The amount of bloom given by house plants depends in large part on the foot-candles of light they receive. A foot-candle is a measure of illumination. The accompanying table prepared at the United States Department of Agriculture gives an idea of the light output at the center of a pair of tubes. The light decreases somewhat as it nears the ends of the tubes.
African violets (more info with ios PlantSpot app) , for instance, need 300 to 600 foot-candles of light. Their requirements vary with age. Seedlings need more light than older plants. Pink- and white-flowered varieties require less light than blue-flowered types. For a guide, measure the distance from the center of the tube to the pot rim. Generally speaking, mature blue-flowered varieties grow into fine specimens when placed with eleven inches between the light tube and the pot rim. If window-grown plants show tall upright growth, they will become shorter and more compact in a fluorescent-lighted garden. If leaves of plants under fluorescents look yellow and bleached, they may be receiving too much light. Either cut down on the total hours of illumination per day, or move them farther from the lights. When petioles (leaf stalks) are too long and blooming is poor, plants are not receiving enough light. Move them closer to the tubes.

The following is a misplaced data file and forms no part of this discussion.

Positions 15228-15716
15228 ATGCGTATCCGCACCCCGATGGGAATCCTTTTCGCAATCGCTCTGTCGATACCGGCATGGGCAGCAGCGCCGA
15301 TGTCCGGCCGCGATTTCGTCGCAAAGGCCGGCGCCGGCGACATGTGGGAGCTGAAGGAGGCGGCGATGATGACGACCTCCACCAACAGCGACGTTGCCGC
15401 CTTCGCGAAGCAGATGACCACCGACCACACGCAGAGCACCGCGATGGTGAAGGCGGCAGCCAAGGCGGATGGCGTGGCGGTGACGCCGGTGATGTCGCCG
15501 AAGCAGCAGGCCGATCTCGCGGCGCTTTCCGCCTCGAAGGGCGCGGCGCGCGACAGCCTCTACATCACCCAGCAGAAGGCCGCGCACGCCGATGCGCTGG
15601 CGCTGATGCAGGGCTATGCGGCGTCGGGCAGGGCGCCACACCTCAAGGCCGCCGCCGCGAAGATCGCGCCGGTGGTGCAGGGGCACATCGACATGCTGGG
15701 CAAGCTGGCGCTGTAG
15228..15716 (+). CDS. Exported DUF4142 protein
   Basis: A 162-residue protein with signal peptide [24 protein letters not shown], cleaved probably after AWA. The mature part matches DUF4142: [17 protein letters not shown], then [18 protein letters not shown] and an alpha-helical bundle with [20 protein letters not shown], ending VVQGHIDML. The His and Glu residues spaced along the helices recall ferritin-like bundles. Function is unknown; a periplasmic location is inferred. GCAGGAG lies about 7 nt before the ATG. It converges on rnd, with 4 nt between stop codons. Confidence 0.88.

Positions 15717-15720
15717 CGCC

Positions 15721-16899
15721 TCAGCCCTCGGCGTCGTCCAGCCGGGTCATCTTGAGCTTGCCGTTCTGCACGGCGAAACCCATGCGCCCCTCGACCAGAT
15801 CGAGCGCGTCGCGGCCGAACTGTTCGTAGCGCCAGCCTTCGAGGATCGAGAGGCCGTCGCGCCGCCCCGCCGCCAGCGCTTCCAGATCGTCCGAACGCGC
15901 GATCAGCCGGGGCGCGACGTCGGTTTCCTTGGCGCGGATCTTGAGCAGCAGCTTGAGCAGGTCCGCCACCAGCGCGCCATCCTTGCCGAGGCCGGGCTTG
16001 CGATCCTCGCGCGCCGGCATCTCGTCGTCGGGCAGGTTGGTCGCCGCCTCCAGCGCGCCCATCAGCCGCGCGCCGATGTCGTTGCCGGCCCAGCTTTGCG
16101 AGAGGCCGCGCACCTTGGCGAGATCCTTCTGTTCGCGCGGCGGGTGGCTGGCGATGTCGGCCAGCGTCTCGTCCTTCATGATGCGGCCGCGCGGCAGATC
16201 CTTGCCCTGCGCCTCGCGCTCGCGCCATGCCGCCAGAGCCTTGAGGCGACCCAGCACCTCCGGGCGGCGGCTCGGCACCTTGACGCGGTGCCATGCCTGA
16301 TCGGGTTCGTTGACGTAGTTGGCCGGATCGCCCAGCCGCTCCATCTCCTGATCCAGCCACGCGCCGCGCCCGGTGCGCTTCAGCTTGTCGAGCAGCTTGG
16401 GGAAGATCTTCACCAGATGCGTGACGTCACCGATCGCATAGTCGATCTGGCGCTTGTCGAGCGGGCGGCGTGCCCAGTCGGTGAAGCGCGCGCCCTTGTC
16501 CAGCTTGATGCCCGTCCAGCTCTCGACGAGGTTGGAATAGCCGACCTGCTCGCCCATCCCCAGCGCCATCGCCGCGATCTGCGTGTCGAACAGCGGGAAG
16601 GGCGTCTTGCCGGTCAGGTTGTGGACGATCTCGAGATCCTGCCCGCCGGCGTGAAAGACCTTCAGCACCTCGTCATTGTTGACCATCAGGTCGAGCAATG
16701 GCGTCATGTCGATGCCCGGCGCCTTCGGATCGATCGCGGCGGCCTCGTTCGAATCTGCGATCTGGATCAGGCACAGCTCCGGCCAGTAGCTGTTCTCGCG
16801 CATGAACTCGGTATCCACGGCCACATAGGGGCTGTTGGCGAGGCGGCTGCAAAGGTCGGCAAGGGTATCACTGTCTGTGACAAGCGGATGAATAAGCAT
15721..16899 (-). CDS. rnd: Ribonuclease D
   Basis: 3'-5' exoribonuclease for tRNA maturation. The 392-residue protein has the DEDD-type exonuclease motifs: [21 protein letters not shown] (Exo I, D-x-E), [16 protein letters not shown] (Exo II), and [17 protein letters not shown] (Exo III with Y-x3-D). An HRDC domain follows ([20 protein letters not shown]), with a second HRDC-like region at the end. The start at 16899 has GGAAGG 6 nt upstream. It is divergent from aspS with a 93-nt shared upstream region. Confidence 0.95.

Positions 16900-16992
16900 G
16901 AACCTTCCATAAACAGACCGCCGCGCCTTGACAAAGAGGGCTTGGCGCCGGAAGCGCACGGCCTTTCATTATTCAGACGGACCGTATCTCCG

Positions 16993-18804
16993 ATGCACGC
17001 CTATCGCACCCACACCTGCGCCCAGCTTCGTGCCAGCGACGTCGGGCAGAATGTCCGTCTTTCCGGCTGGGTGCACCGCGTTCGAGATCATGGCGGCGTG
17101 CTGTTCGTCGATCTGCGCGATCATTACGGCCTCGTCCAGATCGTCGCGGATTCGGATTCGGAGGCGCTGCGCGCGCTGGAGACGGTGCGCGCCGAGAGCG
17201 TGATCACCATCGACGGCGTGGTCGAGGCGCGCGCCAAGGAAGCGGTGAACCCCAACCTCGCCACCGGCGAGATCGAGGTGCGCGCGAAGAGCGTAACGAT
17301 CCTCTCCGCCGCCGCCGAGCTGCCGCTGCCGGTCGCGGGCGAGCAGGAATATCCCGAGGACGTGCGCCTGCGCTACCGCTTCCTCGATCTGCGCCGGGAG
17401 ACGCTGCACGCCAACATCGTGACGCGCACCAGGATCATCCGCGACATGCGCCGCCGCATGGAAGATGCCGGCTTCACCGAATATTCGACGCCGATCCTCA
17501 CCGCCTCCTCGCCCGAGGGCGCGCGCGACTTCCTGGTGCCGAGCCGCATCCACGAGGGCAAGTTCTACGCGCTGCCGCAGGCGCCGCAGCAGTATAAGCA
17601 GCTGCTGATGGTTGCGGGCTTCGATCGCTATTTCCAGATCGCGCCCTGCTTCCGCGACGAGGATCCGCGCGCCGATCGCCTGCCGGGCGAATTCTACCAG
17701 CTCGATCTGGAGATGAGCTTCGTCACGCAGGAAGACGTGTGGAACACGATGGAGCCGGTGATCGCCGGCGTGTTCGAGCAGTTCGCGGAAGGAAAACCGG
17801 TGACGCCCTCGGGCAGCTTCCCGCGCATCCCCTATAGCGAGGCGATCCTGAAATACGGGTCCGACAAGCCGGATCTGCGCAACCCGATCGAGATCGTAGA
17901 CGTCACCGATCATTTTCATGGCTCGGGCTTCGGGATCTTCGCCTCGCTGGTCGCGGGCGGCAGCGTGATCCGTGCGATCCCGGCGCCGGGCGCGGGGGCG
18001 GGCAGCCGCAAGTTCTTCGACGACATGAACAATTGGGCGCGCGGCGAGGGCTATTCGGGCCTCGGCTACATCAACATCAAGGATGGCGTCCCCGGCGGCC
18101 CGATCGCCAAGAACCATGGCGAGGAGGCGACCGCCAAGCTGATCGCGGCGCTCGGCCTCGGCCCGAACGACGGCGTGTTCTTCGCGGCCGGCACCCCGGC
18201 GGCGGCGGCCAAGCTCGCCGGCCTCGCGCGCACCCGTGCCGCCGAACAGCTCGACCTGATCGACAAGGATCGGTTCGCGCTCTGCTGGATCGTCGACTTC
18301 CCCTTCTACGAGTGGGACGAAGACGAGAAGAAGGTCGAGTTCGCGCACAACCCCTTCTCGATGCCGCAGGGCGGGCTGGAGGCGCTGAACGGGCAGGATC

Set cuttings and seedlings as close as three to four inches from the tubes to promote rapid, compact growth. Use lights to hasten growth on newly planted gloxinias, other gesneriads, tuberous begonias and caladiums. Dwarf geraniums grow beautifully when given eighteen hours of light per day and spaced so there are six to eight inches between tubes and pot rims. Begonias of all types flourish under lights. And to help forced bulbs develop perfectly, place them under lights while flower buds and stems are lengthening.
My first light setup, made several years ago, was a pair of light tubes suspended by a chain over a collection of gesneriads. Since then I have had many different arrangements of light. My current favorite is a three-tiered portable cart manufactured for the purpose. It gives twenty-four square feet of ideal growing space. Another unit I like is a bookcase with lights above the top shelf, and books on the under shelf. This combination case is 51 inches long, 32 inches high, and 18 inches wide. It is equipped with sliding glass doors to maintain humidity. I use it as a display area for specimen African violets, rex begonias, gloxinias, and episcias.
An entire plant room can be made in a cellar or heated attic. Some enthusiasts grow hundreds of plants in areas such as these, and it is not unusual for fluorescent light-grown plants to win top prizes at flower shows.